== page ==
How To Spot An Email Scam/Chain Email

Now I know many people will already be familiar with this and most people these days can recognise a spam or junk email - especially when it mentions all those important pills that can do wonders for certain parts of the anatomy but some emails are getting better and are more difficult to spot and there are still people who fall for the more obvious, older spams doing the rounds.

I know that I don't have a bank account with Halifax or Nat West, so I can safely ignore those emails saying my account information needs to be verified but if you do just happen to have an account with the particular bank that has apparently emailed you, you might think twice and even be tempted to click on the link - particularly when they include all the logos and an apparently valid website address and it all looks very official.

Here are a few tips to spot the scams:

1. Check the status bar at the bottom of the screen (if it's switched on) when you hoover over a link in an email. It's then pretty obvious to see that the link differs from the company purporting to have sent you the email. The text might say www.halifax.co.uk but in the status bar it shows as something different. They usually include the company address but something along the lines of http://alivoo.com/www.halifax.co.uk/.... or www.halifax.cs and then a string of letters and numbers or some other spurious domain.

2. Language is usually a give-away too. The grammar or spelling will be slightly suspect. Some are worse and more obvious than others. Banks will always address you by name and will never request your log in or personal information by email. Most phishing emails address you as 'Dear Customer'.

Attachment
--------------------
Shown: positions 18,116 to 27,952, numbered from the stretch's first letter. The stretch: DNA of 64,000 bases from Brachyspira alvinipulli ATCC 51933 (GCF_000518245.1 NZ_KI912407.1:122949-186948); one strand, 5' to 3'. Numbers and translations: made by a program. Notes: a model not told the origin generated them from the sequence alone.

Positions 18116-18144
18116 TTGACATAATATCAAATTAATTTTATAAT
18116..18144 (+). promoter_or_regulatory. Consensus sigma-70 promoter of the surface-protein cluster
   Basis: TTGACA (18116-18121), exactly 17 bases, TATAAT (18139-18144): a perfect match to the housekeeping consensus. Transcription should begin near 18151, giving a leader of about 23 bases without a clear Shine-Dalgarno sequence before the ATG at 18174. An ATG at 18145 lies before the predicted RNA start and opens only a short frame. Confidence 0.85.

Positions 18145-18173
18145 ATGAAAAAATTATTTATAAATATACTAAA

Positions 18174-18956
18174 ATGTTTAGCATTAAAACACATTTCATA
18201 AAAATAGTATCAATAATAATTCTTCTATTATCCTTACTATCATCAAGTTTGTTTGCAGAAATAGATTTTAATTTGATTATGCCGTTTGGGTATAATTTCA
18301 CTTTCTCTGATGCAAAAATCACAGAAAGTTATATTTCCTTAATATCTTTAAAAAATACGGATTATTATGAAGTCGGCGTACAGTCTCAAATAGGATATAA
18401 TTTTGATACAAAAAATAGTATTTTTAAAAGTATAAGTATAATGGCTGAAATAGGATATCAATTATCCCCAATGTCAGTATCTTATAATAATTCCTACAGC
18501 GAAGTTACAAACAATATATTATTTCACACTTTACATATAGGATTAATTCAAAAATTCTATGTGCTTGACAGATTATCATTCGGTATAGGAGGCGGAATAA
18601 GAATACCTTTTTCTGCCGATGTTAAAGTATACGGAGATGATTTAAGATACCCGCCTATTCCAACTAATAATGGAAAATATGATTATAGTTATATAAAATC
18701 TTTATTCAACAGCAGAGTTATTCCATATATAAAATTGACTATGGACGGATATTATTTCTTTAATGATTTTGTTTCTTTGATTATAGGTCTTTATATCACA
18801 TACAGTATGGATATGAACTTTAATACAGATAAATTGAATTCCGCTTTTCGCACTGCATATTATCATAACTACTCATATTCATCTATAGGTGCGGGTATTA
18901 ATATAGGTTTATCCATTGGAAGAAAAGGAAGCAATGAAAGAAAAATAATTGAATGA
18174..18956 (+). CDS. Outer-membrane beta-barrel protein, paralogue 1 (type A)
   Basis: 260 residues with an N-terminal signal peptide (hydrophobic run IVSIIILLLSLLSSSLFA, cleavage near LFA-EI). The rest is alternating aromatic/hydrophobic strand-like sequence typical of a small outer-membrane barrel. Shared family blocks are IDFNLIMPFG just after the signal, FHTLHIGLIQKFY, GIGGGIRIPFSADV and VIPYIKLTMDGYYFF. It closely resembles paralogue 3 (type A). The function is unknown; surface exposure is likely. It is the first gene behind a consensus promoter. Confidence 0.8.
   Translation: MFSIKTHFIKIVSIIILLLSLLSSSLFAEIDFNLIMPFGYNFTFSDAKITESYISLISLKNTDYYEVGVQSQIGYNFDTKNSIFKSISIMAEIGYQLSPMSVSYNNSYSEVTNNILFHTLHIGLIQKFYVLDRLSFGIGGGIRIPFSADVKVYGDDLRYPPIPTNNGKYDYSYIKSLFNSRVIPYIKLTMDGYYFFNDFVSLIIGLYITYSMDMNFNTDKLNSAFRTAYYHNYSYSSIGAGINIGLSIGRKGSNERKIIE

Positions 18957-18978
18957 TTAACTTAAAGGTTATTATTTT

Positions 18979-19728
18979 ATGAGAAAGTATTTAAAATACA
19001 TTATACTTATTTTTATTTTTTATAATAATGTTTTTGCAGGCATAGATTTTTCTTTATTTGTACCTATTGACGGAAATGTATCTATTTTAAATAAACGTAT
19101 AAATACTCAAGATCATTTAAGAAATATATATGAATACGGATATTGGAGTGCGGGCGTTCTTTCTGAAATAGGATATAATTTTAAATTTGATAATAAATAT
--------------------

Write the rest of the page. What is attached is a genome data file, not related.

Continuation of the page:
3. Install McAfee Site Advisor - or something similar. If you happen to click on a 'phishing' email - they'll block you from going directly to the page - put up a warning message that the site is a known phishing/scam site or source of spam.

4. If ANY email says forward this all your friends - DON'T. 9 times out of 10 or 99 times out of 100 they're nothing more than a chain email, they're not going to bring you untold riches if you forward it on or bring you loads of luck in the next 24 hours or find a missing child - who was never lost in the first place. Even if it says as verified by Oprah, Bill Gates or the Wessex Constabulary or whoever ... doesn't make it any more valid.

5. If there's a file attached- don't open it unless you know the person who's sent it to you. If it's a zip file attached - it's highly likely to be a virus.

6. If in doubt about the validity of an email and it's contents, check out www.breakthechain.org or www.snopes.com for all those urban myths, chain emails that do the rounds but you may not yet have come across. Our inboxes are full enough as it is without adding to them.

Install a good virus application, use a spam filter and you'll reduce the amount that gets through in the first place.
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